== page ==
I know, I’m a little old to be considered an unaccompanied minor, I’ve certainly grown up since my first ever flight, flying solo in my early teens. Flying solo was an life shaping experience though, I’ve been hooked on travel ever since, and always felt confident flying, so when Air France recently invited me to fly to Paris to walk through their Kids Solo service at Charles De Gaulle Airport I couldn’t wait to find out more and to check out the fab new Kids Solo Transit Lounge. Air France fly more unaccompanied children than any other airline, making them a company of reference for this service, raising a new generation of confident travellers.
We land in sunny Paris, via a view of the Eiffel Tower from the window and, rather like an unaccompanied minor I’m met immediately by smiley Jean-Paul Claret who whisks me off and fast tracks me through the airport to meet Jean-François Darbier, Family and Special Needs Passengers Customer Experience Manager for Air France.
Jean-François tells me over 300,000 unaccompanied minors fly with Air France each year, the largest number for any airline. BA for example fly about 20,000 a year and are soon to end this service. It’s a labour intensive and expensive business flying children solo, as anyone who has ever accompanied a child on a plane or within an airport will fully appreciate. Air France are experts and continue to invest in getting this important service perfect, I’m really excited to share my tour of the newly upgraded Unaccompanied Minors’ transit lounge.
How old is an unaccompanied minor?
On regional flights unaccompanied minors aged 4-11 must travel with Kids Solo, ages 12-17 can benefit from the unaccompanied minors optional service. For international flights unaccompanied minors aged 5-14 must opt for the Kids Solo service, teenagers 15-17 can opt in.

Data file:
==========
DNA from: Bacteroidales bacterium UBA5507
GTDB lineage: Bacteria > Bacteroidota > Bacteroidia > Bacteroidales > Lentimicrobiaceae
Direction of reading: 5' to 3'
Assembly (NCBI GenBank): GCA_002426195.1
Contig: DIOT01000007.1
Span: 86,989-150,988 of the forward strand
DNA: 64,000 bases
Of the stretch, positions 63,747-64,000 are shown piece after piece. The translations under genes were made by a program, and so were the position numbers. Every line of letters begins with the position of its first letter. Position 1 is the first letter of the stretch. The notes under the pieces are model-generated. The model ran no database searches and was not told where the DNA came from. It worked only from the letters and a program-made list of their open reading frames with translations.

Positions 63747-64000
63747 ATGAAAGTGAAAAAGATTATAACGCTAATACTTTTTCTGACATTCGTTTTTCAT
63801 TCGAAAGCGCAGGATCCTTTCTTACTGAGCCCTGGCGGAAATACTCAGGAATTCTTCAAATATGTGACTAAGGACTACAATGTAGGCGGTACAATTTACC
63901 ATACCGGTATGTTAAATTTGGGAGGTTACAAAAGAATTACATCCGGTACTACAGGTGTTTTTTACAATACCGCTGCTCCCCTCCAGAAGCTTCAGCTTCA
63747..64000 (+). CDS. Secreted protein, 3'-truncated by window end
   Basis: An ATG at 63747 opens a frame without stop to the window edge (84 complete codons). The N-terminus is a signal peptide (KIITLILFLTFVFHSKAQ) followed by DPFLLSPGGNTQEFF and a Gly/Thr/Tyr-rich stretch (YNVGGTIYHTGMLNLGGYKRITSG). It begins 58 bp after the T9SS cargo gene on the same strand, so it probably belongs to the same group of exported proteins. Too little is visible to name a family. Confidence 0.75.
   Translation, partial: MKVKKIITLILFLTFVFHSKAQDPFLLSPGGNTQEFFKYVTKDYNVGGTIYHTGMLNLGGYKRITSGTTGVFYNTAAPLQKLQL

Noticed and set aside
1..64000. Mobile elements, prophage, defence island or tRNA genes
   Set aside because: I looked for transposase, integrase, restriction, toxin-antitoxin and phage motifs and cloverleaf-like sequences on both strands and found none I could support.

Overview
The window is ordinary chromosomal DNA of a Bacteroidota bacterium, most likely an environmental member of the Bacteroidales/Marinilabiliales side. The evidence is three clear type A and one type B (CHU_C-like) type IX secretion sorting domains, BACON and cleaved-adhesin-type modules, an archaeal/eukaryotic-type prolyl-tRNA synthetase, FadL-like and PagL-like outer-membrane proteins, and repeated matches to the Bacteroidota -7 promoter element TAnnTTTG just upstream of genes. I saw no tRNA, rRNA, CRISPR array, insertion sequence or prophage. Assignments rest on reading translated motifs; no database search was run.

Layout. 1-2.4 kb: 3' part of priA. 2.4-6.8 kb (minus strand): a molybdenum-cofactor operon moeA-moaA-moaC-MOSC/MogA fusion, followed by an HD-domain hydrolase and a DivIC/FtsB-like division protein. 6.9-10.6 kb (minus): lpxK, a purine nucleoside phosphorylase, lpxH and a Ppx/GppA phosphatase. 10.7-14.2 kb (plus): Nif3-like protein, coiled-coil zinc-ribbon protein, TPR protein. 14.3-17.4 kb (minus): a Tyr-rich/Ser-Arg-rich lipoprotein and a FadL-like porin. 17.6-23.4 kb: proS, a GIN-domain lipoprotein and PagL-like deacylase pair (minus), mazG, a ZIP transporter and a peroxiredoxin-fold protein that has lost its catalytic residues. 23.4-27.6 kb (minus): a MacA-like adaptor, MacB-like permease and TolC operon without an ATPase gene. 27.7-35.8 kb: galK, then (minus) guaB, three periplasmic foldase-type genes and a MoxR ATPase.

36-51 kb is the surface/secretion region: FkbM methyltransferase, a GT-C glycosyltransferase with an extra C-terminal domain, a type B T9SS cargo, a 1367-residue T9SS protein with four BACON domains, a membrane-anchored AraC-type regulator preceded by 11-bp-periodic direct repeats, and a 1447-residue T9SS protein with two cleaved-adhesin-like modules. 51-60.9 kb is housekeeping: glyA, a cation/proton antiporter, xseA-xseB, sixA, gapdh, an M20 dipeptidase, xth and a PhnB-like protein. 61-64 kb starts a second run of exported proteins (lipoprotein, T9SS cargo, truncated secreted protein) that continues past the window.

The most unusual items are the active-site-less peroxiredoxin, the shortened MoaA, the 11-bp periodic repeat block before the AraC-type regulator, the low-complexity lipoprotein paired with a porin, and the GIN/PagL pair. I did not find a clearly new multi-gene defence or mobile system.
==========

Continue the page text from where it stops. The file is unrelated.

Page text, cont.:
How much does it cost to fly solo?
Charges for the service are built in to ticket price where compulsary, or bolted on for those opting in, and range from $25 short haul to $100 long haul – an incredibly reasonable childcare cost when you think about it, especially given some airlines will charge a full adult fare plus supplement.
What about booking and insurance?
Unaccompanied minors’ places can be booked online, Air France have a comprehensive guide to Kids Solo on their site. There is the option to purchase special insurance, in partnership with Mondial Assistance, on domestic and COI flights, this offers added extras to the classic cancellation and repatriation insurance such as favourite toy insurance – delivery of an object forgotten at home to the child’s destination.
How to I know where to take my child?
Kids Solo is very well signed throughout the process, with lots of specific spaces to welcome passengers. At departures, staff begin by greeting the child and giving them a meeting time and place. At Charles De Gaulle Air France have a screened off lounge area next to check in, providing a relaxed and more private environment for parents to say ‘Au Revoir’ and to formally hand over care to their child’s Air France guardian.
What about looking after their tickets and passports?
All children are given a special Kids Solo pouch to wear around their neck with their contact, language and flight details, their passport, ticket and any special advice.
What if I’m nervous?
Air France staff assure me it’s the parents and not the kids who are anxious, understandably, flying solo is a big deal, but Air France take their responsibilities very seriously and have planned for all eventualities as well as planning in lots of fun and distractions on the way.